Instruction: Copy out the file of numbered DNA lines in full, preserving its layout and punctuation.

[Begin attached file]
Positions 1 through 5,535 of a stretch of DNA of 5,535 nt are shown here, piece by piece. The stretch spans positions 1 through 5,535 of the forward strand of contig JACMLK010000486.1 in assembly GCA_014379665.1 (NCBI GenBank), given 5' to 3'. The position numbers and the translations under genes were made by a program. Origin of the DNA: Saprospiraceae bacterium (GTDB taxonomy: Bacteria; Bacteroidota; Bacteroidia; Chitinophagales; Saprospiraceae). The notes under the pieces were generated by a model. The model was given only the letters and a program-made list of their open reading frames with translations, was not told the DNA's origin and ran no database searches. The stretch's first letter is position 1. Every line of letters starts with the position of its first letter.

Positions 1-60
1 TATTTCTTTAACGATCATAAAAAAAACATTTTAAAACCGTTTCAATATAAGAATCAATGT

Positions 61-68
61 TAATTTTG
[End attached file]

Positions 1 through 5,535 of a stretch of DNA of 5,535 nt are shown here, piece by piece. The stretch spans positions 1 through 5,535 of the forward strand of contig JACMLK010000486.1 in assembly GCA_014379665.1 (NCBI GenBank), given 5' to 3'. The position numbers and the translations under genes were made by a program. Origin of the DNA: Saprospiraceae bacterium (GTDB taxonomy: Bacteria; Bacteroidota; Bacteroidia; Chitinophagales; Saprospiraceae). The notes under the pieces were generated by a model. The model was given only the letters and a program-made list of their open reading frames with translations, was not told the DNA's origin and ran no database searches. The stretch's first letter is position 1. Every line of letters starts with the position of its first letter.

Positions 1-60
1 TATTTCTTTAACGATCATAAAAAAAACATTTTAAAACCGTTTCAATATAAGAATCAATGT

Positions 61-68
61 TAATTTTG